CHAP determines the quality of its programs through the accomplishment of specific, predetermined programmatic outcomes and metrics (see evaluation section) as well as survey feedback and anecdotal evidence from children, families and partners. CHAP is based on a philosophy of choice, enabling us to follow the needs of the children and families we serve and evolve existing programming to guarantee that it is always engaging, encouraging and inspiring. Our goal is not for each child to create a masterpiece of artwork, but to develop a love of the arts and an ongoing interest in artistic expression through participation. To this end, we measure quality by the wide variety of artistic endeavors in which children engage in a regular and ongoing basis and our ability to evolve to meet their specific needs and wishes. Quality towards this goal is demonstrated through their excitement to return time after time for a new arts adventure. For sick and disabled children, CHAP believes quality is best represented by the ongoing creative explorations of children and their family members, for it is through these times that they increase their understanding of art as a powerful tool for enhancing quality of life despite the terrible situations they face. Here, quality is clearly evident in the powerful images created by children: Lesly’s HappySuns, Gage’s Heaven Worrior, Austin’s Bacon Boy, Luke’s Sinister Sauce or the Pillinator, Nasti Needler and Barf Boy. The healing power of art is a personal experience—we believe quality is best shown in the individualized, unique ways CHAP is able to open up the imagination of children’s lives through the healing power of art.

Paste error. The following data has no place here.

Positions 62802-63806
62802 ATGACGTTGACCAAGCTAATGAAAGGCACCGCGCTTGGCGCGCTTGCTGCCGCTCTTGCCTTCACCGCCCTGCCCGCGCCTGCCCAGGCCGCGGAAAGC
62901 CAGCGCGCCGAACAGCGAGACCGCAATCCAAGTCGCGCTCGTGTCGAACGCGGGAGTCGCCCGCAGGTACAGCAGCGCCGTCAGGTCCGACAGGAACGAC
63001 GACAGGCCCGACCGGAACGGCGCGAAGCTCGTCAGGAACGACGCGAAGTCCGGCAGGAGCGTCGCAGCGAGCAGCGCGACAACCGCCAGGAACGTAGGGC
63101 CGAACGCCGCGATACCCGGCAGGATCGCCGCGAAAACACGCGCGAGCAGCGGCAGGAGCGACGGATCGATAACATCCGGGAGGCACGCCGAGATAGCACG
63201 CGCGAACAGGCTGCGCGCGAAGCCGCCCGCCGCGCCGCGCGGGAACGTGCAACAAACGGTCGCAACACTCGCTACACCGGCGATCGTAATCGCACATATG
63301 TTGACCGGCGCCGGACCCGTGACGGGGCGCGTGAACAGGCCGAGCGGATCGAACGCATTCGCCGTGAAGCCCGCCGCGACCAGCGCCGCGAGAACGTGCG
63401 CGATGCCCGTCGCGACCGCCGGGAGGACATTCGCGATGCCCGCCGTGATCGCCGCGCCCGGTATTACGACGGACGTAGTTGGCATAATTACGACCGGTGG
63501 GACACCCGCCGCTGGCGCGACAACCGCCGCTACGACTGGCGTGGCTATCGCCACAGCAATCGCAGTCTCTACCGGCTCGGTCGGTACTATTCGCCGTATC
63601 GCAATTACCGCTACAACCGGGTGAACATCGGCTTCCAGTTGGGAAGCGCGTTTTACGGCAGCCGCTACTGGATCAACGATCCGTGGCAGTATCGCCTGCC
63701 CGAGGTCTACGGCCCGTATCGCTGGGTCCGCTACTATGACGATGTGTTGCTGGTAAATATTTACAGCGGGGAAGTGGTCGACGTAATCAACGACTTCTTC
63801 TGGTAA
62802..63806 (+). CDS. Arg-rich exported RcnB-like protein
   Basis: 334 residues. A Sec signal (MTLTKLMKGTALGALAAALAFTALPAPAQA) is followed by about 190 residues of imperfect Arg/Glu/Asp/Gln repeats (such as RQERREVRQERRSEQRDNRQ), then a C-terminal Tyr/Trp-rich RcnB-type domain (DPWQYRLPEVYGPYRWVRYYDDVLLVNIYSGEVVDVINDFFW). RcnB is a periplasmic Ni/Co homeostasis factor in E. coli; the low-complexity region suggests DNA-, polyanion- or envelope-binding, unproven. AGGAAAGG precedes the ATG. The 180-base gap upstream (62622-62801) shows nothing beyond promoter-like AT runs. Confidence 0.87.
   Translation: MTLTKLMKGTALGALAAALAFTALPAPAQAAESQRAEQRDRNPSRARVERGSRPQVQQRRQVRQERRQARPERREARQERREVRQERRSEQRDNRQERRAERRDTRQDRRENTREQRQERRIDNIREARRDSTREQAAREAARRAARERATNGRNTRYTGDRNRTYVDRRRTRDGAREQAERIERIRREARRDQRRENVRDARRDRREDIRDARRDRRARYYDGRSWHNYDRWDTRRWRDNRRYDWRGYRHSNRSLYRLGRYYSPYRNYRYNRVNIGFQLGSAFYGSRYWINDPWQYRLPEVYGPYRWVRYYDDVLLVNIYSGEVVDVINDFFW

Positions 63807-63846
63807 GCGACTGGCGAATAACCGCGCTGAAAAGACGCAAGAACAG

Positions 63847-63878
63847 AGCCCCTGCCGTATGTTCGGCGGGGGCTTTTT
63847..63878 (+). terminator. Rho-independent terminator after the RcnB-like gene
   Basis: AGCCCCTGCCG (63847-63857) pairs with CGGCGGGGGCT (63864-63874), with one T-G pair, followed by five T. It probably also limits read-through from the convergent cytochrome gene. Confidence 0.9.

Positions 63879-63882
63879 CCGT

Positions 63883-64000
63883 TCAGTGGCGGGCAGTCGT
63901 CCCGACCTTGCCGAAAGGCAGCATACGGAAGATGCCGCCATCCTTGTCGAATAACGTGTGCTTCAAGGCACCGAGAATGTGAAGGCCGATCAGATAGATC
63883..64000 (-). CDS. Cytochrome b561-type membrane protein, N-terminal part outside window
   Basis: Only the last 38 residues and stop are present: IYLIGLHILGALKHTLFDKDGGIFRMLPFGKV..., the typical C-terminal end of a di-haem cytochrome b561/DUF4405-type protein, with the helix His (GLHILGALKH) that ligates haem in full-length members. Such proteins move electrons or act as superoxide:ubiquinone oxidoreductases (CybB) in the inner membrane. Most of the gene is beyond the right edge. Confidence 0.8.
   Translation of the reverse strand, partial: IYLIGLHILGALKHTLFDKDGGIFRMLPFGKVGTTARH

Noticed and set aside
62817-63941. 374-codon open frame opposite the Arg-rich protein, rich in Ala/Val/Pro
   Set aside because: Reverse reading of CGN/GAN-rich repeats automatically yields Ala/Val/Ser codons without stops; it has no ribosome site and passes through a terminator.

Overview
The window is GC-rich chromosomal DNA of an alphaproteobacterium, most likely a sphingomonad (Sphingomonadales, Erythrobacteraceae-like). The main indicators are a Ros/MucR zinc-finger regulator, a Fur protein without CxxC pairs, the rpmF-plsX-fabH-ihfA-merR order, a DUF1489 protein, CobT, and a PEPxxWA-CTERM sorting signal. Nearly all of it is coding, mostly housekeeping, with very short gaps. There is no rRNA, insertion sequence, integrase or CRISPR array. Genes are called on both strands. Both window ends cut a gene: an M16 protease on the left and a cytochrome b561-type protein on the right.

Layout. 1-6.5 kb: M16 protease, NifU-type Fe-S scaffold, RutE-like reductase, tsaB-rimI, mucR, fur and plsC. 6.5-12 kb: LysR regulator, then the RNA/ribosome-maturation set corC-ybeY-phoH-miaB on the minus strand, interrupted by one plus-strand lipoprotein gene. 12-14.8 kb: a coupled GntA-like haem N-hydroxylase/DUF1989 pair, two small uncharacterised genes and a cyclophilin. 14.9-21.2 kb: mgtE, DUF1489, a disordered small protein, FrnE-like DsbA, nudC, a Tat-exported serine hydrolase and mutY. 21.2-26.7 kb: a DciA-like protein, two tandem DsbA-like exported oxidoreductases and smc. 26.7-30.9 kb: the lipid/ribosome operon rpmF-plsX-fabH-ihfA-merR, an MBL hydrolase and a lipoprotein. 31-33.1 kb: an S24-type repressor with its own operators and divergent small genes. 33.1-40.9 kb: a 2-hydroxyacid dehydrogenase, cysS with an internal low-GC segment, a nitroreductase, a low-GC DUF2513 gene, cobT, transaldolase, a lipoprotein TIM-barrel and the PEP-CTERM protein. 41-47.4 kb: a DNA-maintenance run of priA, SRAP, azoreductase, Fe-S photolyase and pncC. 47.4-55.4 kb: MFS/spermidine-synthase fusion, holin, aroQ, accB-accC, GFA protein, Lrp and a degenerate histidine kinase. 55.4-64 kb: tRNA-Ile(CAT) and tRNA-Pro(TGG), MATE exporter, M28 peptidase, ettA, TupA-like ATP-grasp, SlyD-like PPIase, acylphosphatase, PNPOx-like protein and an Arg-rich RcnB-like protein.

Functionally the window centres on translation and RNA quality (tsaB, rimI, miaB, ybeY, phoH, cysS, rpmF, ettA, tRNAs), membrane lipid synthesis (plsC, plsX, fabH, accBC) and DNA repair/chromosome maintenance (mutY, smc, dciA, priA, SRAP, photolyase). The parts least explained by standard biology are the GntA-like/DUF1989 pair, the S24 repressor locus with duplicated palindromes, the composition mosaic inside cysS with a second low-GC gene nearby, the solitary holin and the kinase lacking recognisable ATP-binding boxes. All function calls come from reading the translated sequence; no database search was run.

CHAP’s in-hospital programs reach children and families through deep, enduring partnerships with the hospitals themselves, through which CHAP teaching artists have direct access to patients and their families. Hospital staff refer children directly to CHAP teaching artists and CHAP programs. When a child is to be released from the hospital (or into hospice at home) CHAP teaching artists work with the families to ensure they continue their art support at the Art Factory. CHAP follows up with these families regularly through our VIP Art Club activities.
The Art Factory is the center of our community outreach and youth engagement strategies beyond our hospital and community partnerships (listed above). It is also our gallery, retail showcase and home to Art Club (for chronically ill/disabled children).The Art Factory provides CHAP a significant opportunity for audience development on a daily basis as we embrace the passion of those who walk in our doors and who continue to return and bring their friends, families and coworkers to CHAP. The Art Factory is host to many events, including celebrations, Nurses Nite Out. Child Peace Montessori, Washington School for the Blind, PPS Headstart programs, church youth groups, middle school students and retired moms all come to the Art Factory for workshops and art time. Even still, 30% of the people walking through the door are new to the Art Factory.